One Night in AAA Ball

The Las Vegas chapter of the Society for American Baseball Research, of which I am a member, decided to round up at Cashman Field Saturday night to watch the Las Vegas 51s (AAA farm of the Mets) host the Omaha Storm Chasers (AAA farm of the Royals), both of the Pacific Coast League. The seats were in the club restaurant, up against the glass at the front over the stands.

As it turned out, only four of us including yours truly turned up for the game. The 51s showed up, too. And may have wished they hadn't, after their bullpen imploded in the top of the eighth to spoil what began as a taut pitchers' duel and a 1-0 51s lead, the Chasers going on to win, 7-3.

(Fair disclosure: In my Air Force years, stationed at Offutt Air Force Base south of Omaha, I spent many a night at old Rosenblatt Stadium watching the College World Series and the then-Omaha Royals, before the old American Association folded and its clubs were dispersed to either the Pacific Coast League or the International League. The last American Association champions, the Buffalo Bisons, still have their championship trophy from 1997, the league's final season.)

Josh Smoker, the Mets left-hander down on the farm to work a little harder on his off-speed and breaking pitches, kept the Storm Chasers in check 1-0 until he was removed on a 60-pitch limit. He threw a ducal share of his off-speed repertoire, scattering two hits, striking out three, and keeping the Chasers just off balance enough to count.

"I thought he did a really good job mixing his pitches," 51s manager Pedro Lopez told the Las Vegas Review-Journal's Betsy Helfand, whom we SABR sabers had the pleasure of meeting before the game. She is a fine writer with good humor and an attentive eye, to say nothing of delightful curiosity when handed a tidbit or three about baseball history.

"He worked ahead, and he did what he was supposed to do," Lopez said of Smoker.

"I wasn't really letting it go that much," Smoker told Helfand. "I was trying to work more on command and getting a little bit better feel for my slider and changeup, and I think I accomplished that."

Was it peculiar for him to start a game after having been considering a key link-in-waiting for the Mets' too-overworked bullpen? "It was definitely different from what I was used to," Smoker said, "just because it had been so long since I started, but I was really happy with it, and it was also nice just to kind of mix it up a little bit with what role I have."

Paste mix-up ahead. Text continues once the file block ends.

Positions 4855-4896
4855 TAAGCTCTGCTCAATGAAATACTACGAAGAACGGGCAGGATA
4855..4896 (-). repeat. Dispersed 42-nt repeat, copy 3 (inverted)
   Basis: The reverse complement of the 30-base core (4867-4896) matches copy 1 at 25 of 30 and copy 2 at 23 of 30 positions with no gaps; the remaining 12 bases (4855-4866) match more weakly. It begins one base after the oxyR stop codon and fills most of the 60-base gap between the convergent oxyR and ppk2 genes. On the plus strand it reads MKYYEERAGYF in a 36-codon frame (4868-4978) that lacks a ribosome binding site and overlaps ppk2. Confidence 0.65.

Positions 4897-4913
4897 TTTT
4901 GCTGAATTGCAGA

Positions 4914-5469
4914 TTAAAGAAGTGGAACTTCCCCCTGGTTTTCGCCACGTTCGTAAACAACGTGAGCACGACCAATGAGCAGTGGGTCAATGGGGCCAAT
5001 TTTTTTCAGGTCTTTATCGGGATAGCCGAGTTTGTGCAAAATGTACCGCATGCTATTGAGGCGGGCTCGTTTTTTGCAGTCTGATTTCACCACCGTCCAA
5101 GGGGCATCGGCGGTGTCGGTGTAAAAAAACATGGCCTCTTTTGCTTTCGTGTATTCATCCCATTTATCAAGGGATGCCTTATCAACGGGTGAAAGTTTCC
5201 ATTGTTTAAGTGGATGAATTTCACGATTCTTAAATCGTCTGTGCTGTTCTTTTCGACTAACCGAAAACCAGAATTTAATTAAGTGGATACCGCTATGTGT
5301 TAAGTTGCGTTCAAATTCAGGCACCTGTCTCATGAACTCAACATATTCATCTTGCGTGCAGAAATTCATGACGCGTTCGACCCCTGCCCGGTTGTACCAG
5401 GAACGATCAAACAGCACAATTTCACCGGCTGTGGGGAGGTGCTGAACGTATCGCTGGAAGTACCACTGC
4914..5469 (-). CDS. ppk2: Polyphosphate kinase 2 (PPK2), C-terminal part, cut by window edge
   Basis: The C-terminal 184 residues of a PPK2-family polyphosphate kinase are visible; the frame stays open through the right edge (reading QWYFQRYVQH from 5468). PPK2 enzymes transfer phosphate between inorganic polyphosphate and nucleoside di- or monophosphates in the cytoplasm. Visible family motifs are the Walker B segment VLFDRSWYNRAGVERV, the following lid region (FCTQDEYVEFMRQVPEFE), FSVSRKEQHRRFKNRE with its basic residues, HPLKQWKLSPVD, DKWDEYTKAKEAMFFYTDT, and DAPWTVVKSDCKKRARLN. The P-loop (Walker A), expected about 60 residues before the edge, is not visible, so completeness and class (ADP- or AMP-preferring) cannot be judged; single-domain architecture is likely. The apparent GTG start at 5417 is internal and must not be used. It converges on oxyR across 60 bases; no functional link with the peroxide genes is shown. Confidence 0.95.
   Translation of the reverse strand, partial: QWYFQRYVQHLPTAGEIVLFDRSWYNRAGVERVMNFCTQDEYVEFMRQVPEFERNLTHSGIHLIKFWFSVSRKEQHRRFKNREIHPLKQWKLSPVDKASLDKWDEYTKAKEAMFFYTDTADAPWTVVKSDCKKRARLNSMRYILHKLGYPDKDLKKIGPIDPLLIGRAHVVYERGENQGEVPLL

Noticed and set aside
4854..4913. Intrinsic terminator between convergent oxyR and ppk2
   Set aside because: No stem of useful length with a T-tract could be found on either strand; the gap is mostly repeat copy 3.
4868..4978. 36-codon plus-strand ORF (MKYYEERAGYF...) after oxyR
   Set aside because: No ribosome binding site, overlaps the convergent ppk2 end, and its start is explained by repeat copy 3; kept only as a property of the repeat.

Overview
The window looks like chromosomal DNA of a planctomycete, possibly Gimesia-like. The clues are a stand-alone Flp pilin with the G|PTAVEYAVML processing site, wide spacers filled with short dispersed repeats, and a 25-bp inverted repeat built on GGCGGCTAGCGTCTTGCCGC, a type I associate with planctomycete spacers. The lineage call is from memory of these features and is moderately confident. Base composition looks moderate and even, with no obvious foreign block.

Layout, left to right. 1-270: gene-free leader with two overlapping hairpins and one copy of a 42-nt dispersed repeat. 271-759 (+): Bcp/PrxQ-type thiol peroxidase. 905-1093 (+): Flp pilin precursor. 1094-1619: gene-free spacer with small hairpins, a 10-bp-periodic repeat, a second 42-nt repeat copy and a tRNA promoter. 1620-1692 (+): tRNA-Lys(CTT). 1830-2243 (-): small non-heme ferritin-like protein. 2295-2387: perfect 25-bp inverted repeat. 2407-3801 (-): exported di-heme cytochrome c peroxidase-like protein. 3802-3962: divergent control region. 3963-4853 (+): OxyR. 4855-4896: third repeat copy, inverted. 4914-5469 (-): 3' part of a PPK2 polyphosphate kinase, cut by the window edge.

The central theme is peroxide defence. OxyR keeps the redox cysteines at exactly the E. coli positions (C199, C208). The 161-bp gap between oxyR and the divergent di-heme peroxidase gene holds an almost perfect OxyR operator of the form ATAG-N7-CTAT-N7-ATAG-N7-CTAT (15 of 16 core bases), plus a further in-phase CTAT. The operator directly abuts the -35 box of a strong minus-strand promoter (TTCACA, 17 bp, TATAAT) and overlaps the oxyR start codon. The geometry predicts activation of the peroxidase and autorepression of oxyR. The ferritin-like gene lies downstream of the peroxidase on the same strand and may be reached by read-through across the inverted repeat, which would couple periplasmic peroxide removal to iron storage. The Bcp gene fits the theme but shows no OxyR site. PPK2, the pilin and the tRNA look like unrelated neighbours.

The Chasers' starter, Jake Junis, had only one blemish against him, when Desmond Jennings hit one over the high left field fence — the entire outfield fence in Cashman Field is high enough without quite achieving Green Monster heights — to lead off the bottom of the second.

You hate to see a fine pitchers' duel reduced to rubble, but that's what happened to the 51s. They probably ended the five-run Chasers' eighth wishing they might have asked reliever Ben Rowen for one more than the spotless inning and a third — including the top of the sixth, when he ended a Chasers' threat smoothly — he gave them.

A tall right-hander, Rowen's trademark is his submarine style delivery, reminiscent most of Chad Bradford in the first Aughts decade: Rowen bends almost into a right handle as he begins his windup-less delivery and brings his hand across the mound so low it looks at first as though the hand might pass under the mound briefly before delivering a rising fastball or a kind of sinkerball that lifts up just so, teasing the strike zone, before diving down.

The Chasers' hitters couldn't make contact with it if you'd handed them snow shovels. They tried bunting twice against Rowen and learned that bunting against a submariner is two things: difficult and nearly impossible. They had to wait until Rowen yielded to Kevin McGowan, who walked two to begin the top of the eighth.

Uh-oh. Out went McGowan, in went Dave Roseboom, and boom — a tying single up the pipe. A safety squeeze by Omaha's Ryan O'Hearn. Bubba Starling's RBI single and Dean Anna's two-run double banging high off the wall. And Roseboom was stuck having to finish the game, Lopez probably trying not to waste what bullpen he had left, but he surrendered two more runs in the top of the ninth.

Both teams got a fright in the Las Vegas ninth when Gavin Cecchini whacked a grounder to his brother, Chasers' third baseman Garon Cecchini, and the 51s' Evans running to third upended the Omaha Cecchini trying to avoid colliding with him. Evans was called out for interference and, after appearing at first to be barely harmed, the third baseman was taken out of the game in favor of moving Corey Toups in to play third and sending Billy Burns to left field.

Amed Rosario, the Mets' top middle infield prospect, had himself an evening of slick fielding enough to justify the hype surrounding him at times. Don't be shocked if the Mets call him up soon enough, perhaps sometime around the All-Star Break or just afterward.

My SABR companions left the game one after the other after the seventh inning. One needed to be up early Sunday morning to travel. Before they left, one received a text message from his brother: "The Brewers just dropped an eight run inning on the Mets. You guys got any pitchers down there you can spare?"

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